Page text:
Strengths and limitations of study

Our finding should be interpreted with caution. This study has potential inaccuracy of coding and incompleteness of records. The outcome measures were also limited to patients admitted to hospital with intracranial haemorrhage, which does not capture events outside hospital. However, patients with fatal events are likely to be in hospital, which minimises the possibility of us missing fatal cases. A validation study compared the diagnosis derived from the Health Insurance Review and Assessment Service database with the actual diagnosis in patients’ medical records in Korea. The overall positive predictive value of the diagnoses was 83.4% in the case of patients admitted to hospital.16 Computed tomography and magnetic resonance imaging are routinely used in the diagnosis of intracranial haemorrhage, and a radiologist’s reading is required for insurance claims in Korea.26 According to a nationwide survey of 152 representative hospitals, computed tomography or magnetic resonance imaging was used in 89% of hospital admissions for intracranial haemorrhage. Agreement on diagnosis of intracranial haemorrhage is generally high in Korea and in other countries.16 26 27 28 29 30 We defined death by ICD-10 codes (I46.1, I46.9, R96, R98, and R99) without further records after the date of coding.

Our findings are subject to selection bias and confounding with respect to the relative difference in the baseline for the risk of intracranial haemorrhage between the comparison groups. However, we used propensity score matching, which should eliminate a greater proportion of the baseline differences than would stratification or covariate adjustment. Although we used a propensity score matched design, this does not preclude findings being influenced by potential confounders. Hidden bias may remain because of the influence of unmeasured confounders.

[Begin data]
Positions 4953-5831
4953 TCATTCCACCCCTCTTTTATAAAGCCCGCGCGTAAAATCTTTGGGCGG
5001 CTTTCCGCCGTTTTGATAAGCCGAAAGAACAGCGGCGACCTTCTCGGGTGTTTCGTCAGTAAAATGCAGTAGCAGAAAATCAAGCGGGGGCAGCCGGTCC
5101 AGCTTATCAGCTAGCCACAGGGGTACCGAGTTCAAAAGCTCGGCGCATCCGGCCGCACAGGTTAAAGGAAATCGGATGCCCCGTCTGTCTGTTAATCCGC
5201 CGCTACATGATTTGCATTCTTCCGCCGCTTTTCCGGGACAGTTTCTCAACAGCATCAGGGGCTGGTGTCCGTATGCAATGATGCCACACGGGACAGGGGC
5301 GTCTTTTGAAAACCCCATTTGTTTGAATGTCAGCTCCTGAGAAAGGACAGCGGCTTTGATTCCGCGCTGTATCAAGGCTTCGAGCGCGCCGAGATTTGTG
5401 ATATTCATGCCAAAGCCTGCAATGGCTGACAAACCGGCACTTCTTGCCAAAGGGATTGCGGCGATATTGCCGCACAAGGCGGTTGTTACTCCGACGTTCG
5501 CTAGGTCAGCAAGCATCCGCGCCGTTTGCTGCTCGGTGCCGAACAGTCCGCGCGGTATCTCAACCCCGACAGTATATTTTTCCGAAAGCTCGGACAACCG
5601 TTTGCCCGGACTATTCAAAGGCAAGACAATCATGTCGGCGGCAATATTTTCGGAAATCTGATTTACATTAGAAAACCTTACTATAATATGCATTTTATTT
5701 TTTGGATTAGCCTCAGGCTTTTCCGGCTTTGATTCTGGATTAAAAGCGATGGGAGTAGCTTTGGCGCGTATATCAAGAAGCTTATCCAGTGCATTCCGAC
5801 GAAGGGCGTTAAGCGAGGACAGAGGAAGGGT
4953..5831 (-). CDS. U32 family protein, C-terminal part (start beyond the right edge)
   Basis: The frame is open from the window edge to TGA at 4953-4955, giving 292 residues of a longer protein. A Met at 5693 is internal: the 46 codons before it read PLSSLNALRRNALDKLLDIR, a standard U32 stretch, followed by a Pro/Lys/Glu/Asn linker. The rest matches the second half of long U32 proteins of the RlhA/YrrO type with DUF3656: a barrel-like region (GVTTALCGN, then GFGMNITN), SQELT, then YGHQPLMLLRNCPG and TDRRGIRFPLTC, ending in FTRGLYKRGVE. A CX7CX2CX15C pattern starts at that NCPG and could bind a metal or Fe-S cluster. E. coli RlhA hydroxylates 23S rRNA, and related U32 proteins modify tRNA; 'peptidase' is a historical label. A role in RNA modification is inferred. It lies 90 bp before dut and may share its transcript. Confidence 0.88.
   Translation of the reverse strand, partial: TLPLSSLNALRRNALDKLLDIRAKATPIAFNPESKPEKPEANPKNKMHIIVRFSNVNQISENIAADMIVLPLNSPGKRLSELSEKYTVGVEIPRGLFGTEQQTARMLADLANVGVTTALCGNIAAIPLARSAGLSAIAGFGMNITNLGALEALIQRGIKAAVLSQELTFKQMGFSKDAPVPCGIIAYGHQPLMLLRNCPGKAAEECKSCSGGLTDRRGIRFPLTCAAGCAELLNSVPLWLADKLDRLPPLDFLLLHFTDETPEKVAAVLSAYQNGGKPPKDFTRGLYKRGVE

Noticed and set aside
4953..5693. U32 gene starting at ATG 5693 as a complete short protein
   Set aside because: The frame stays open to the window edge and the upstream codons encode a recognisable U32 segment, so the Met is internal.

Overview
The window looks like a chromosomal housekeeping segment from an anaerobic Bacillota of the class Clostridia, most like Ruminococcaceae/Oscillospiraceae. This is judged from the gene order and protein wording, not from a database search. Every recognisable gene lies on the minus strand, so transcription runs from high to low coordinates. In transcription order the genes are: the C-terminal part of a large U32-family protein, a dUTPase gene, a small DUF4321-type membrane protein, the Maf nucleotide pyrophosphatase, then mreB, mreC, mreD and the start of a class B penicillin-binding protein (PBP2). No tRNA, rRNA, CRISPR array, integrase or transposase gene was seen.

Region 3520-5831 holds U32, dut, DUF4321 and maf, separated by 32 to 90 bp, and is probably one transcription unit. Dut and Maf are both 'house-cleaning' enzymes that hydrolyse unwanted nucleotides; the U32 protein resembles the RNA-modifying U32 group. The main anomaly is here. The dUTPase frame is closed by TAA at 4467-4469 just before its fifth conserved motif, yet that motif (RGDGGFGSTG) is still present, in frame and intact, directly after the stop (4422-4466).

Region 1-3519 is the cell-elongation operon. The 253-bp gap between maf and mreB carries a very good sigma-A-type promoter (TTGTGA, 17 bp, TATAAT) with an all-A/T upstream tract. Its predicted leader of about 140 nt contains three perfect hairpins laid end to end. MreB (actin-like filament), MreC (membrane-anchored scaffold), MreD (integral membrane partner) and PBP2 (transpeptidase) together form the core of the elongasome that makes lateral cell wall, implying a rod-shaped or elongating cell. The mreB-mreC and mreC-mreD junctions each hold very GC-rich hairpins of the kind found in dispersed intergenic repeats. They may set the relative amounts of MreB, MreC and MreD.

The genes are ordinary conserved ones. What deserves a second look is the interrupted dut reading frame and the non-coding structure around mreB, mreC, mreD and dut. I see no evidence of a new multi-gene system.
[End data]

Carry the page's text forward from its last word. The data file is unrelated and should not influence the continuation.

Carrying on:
Conclusion

The addition of NSAIDs to antidepressant treatment increased the risk of intracranial haemorrhage within 30 days of the combination starting, especially in men. This result adds to evidence confirming the increase of risk with combination use of antidepressants and NSAIDs. Special attention is needed when patients use both these drugs together.

What is already known on this topic

  • Antidepressants and non-steroidal anti-inflammatory drugs (NSAIDs) are generally believed to each increase the risk of abnormal bleeding

  • However, very little is known about the risk of intracranial haemorrhage associated with the combined use of antidepressants and NSAIDs

What this study adds

  • Combined use of antidepressants and NSAIDs was associated with an increased risk of intracranial haemorrhage within 30 days of initial combination

Notes

Cite this as: BMJ 2015;351:h3517

Footnotes

  • We thank staff at the Health Insurance Review and Assessment Service for their assistance with data acquisition and Jocelyn Graf from Proficia for English proofreading.

  • Contributors: All authors contributed to the study design and interpretation of data. S-HC and MJP had the main responsibility for statistical analysis, but all authors contributed. J-YS, MJP, and SHL wrote the manuscript, and all authors reviewed and commented on drafts and approved the final manuscript and the decision to submit for publication. J-YS is the guarantor.

  • Funding: This research received no specific grant from any funding agency in the public, commercial, or not for profit sector.

  • Competing interests: All authors have completed the ICMJE uniform disclosure form at www.icmje.org/coi_disclosure.pdf and declare: no support from any organisation for the submitted work; no financial relationships with any organisations that might have an interest in the submitted work in the previous three years; no other relationships or activities that could appear to have influenced the submitted work.

  • Ethical approval: This study was approved by the institutional review board of the Korea Institute of Drug Safety and Risk Management, Seoul (study ID: KIDS-IRB-2013-007).

  • Data sharing: No additional data available.

  • Transparency declaration: The lead author (the manuscript’s guarantor) affirms that the manuscript is an honest, accurate, and transparent account of the study being reported; that no important aspects of the study have been omitted; and that any discrepancies from the study as planned (and, if relevant, registered) have been explained.

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References